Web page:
I do not wish to invest much time debating definitions. I merely suggest that a consideration of the complex economic and political structures constituting mercantilism, the economic and political system Adam Smith so vigorously attacked, leads one, by contrast, to think of the capitalist era in terms of free domestic markets, free international trade, an absence of government patronage, and a society of contract as against a society of status and fixed relationships. I further submit that, unlike socialism, capitalism is not to be thought of as an ideology. The British historian and ex-editor of the New Statesman Paul Johnson makes this point tellingly: “I do not believe,” he writes, “that capitalism is an ideology at all. Socialism is, because socialism is an intellectual artifact. Capitalism . . . is an absolutely natural human development which inexorably follows from the fact of establishing the principle of freehold property . . . . Capitalism is merely a demonstration of the human spirit at work in industrial society.”
It is also, in this context, important to note that, although it is certainly no accident that capitalism and classical liberal democracy entered human history at about the same time and on the same part of the globe, the existence of a free market is not a sufficient condition for the existence of a free society. Essentially free market economies both can and do exist in authoritar ian regimes. What is clear is that without economic liberty, political liberties are difficult to win and even more difficult to maintain. The most that can be said, I suggest, is that while liberal democracies are essentially capitalistic, not all essentially capitalistic nations are democracies. Economic liberty is a necessary, but not sufficient, condition for political liberty.
Is Capitalism Failing?
Is capitalism faltering? Are those who assume that capitalism is dead or dying to be heeded? Are we to take seriously the confident prophecies of Marxian Adventists that the great and final capitalist cataclysm is at hand?
I submit that comparable questions as to the present well-being of socialist regimes must clearly be answered in the negative. Western intellectuals returning from pilgrimages to the U.S.S.R. and proclaiming that the socialist millennium had arrived are, fortunately, an endan gered and almost extinct species. Student radicals of the silly 60s and 70s who made China their ideal have had to cope with the revelation that Mao Tse-tung’s Dazhai commune was a fraud, propped up by handouts and garbed by falsified statistics. The general consensus of Western Marxians would seem to be that all purportedly Marxian States actually existing are aberrations of “authentic” Marxist-Leninist principles. While doctrinaire socialists provide compelling evidence for T.S. Eliot’s claim that humankind “cannot bear very much reality,” one cannot totally ignore the reality of chronic food shortages and a dearth of consumer goods in Soviet Russia, Eastern Europe, Cuba and African States which, once enjoying thriving agricultural bases, listened to Western intellectuals, collectivized these in the name of “agrarian reform,” and are now dependent upon foreign aid for the most basic of foodstuffs.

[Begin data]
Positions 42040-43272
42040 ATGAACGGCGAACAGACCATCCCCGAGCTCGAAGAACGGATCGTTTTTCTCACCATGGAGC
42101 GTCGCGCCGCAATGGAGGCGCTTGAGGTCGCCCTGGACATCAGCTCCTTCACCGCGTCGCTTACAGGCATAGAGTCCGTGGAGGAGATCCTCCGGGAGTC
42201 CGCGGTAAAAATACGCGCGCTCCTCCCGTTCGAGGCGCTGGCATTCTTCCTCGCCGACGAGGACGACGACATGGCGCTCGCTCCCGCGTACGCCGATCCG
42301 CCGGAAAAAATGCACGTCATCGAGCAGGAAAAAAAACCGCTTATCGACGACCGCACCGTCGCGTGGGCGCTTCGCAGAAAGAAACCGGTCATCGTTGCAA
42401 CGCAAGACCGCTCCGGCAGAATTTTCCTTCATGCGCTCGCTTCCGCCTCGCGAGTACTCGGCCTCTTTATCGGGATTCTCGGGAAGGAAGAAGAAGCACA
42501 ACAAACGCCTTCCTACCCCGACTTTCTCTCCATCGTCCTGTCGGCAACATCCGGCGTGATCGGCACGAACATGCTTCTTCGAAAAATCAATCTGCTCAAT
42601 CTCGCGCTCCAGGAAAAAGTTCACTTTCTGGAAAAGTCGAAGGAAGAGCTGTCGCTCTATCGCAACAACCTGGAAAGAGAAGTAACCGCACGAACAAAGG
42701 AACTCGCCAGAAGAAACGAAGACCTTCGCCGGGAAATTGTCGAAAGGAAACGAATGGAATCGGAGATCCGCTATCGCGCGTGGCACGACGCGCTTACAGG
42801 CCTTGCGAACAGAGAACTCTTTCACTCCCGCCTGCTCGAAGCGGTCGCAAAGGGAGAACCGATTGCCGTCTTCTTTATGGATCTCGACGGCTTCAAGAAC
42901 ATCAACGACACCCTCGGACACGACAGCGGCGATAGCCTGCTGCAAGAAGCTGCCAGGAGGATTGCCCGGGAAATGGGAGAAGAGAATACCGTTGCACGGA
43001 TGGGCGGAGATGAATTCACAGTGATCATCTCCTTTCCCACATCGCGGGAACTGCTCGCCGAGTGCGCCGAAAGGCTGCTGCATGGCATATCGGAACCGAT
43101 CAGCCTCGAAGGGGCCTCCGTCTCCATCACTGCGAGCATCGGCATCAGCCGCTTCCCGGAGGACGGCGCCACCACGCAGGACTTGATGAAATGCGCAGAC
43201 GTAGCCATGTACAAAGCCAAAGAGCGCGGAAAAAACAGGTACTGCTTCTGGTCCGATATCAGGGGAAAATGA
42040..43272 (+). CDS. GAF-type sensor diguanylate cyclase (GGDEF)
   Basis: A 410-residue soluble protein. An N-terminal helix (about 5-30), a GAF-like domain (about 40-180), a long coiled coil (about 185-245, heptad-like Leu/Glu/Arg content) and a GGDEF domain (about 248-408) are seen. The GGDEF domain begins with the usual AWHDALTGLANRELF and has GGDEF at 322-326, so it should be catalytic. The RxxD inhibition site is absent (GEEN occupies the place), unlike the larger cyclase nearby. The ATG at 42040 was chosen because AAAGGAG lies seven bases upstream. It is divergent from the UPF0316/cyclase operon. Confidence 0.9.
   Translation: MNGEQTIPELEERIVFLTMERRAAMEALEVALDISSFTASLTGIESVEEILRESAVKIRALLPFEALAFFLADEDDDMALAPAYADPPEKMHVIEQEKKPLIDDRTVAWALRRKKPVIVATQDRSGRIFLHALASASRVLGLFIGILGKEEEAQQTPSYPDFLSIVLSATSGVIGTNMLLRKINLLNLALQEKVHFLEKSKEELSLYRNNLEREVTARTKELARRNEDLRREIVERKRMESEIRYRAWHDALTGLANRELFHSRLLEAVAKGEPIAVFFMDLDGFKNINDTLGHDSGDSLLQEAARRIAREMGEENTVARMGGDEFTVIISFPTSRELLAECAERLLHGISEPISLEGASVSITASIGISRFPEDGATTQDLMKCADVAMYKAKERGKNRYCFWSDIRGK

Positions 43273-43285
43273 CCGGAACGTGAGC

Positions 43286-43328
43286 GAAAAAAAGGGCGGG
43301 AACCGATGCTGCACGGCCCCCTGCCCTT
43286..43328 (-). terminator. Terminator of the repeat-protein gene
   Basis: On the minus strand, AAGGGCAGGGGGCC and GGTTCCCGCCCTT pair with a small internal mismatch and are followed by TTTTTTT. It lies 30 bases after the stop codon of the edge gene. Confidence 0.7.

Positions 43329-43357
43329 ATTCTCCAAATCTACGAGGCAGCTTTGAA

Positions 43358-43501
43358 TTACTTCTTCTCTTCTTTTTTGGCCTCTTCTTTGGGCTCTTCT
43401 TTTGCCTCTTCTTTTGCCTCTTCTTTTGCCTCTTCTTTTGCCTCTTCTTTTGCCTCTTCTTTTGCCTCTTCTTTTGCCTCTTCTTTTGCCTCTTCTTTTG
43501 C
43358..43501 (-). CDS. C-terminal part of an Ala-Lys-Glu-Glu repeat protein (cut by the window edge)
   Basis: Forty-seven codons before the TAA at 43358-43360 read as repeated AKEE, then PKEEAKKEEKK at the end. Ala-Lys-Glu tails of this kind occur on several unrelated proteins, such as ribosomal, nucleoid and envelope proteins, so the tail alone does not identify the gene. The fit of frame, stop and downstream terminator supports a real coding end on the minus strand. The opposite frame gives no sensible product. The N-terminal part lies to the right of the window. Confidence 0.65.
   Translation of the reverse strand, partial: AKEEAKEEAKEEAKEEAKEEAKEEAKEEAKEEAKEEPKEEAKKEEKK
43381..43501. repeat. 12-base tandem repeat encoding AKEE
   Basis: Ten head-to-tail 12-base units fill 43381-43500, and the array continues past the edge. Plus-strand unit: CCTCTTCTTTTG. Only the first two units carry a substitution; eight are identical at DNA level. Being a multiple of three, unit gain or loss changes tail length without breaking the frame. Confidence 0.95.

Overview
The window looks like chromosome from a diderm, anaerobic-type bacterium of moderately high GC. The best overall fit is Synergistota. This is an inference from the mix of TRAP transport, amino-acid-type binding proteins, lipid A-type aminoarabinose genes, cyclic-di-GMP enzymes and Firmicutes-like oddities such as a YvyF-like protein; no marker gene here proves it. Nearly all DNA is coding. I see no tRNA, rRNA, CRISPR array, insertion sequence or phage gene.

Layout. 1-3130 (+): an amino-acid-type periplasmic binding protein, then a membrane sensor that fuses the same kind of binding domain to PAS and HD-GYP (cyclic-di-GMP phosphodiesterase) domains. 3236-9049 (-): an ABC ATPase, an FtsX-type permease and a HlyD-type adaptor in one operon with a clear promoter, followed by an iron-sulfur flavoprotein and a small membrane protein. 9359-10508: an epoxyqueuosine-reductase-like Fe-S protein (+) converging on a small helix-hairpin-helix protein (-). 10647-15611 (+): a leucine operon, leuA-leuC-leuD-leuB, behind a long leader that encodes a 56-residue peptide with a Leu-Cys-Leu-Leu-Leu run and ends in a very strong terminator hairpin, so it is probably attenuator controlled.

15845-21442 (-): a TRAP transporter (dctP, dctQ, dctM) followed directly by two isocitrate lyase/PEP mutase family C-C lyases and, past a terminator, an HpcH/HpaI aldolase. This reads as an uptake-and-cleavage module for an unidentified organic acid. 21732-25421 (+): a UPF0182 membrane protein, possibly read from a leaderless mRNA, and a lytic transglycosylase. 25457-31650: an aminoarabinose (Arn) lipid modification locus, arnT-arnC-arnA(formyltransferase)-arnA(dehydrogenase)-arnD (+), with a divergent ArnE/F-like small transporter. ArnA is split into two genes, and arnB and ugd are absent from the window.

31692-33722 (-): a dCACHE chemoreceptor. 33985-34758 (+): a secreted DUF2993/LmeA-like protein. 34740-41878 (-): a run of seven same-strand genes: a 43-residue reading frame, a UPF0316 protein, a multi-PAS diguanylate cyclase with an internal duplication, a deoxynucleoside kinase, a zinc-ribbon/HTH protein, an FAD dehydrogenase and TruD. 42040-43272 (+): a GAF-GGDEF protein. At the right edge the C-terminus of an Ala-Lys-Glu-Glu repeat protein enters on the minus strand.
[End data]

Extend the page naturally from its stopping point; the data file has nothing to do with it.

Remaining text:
Grim reality, however, can be “accommodated.” As a churchman I am both saddened and bewildered by clerical colleagues who sincerely yearn for a day when the hungry are fed, the naked are clothed and the impoverished of the earth raised up from their misery, yet who treat with an irrational abhorrence the very system that, to date, has done best what they value most. The very notion that the miserable failure of socialist regimes to satisfy the material needs of their people might testify not to the indifference or incompetence of central planners but to the inherent limitations of central planning, is, it would seem, for many literally unthinkable. The suggestion that maybe, just maybe, empirical facts have confirmed the conclusion of Ludwig von Mises’ argument that economic calculation in a socialist State is literally impossible, falls, unfortunately, upon deaf ears. For these people know that capitalism is dead or dying, and they are quick to proffer evidence for this seemingly unshakable conviction. What evidence do they cite?
The most obvious and probably most widespread symptom of capitalism’s death or terminal illness today referred to is the current recession. Recently I squirmed my way through a sermon delivered by an Episcopalian bishop I greatly admire. According to him, however, one with eyes to see can look at the queues of men and women desperately seeking employment in capitalist nations and not perceive that capitalism’s days have ended. Anyone whose eyes do not weep when they behold the human misery this system generates, is without a heart.” I must admit that I felt like weeping—weeping over a good and intelligent man’s economic ignorance. He unintentionally atoned for this ignorance, however, by later giving expression to a significant half-truth: “Governments have discovered,” he observed, “that they are unable to create full employment.”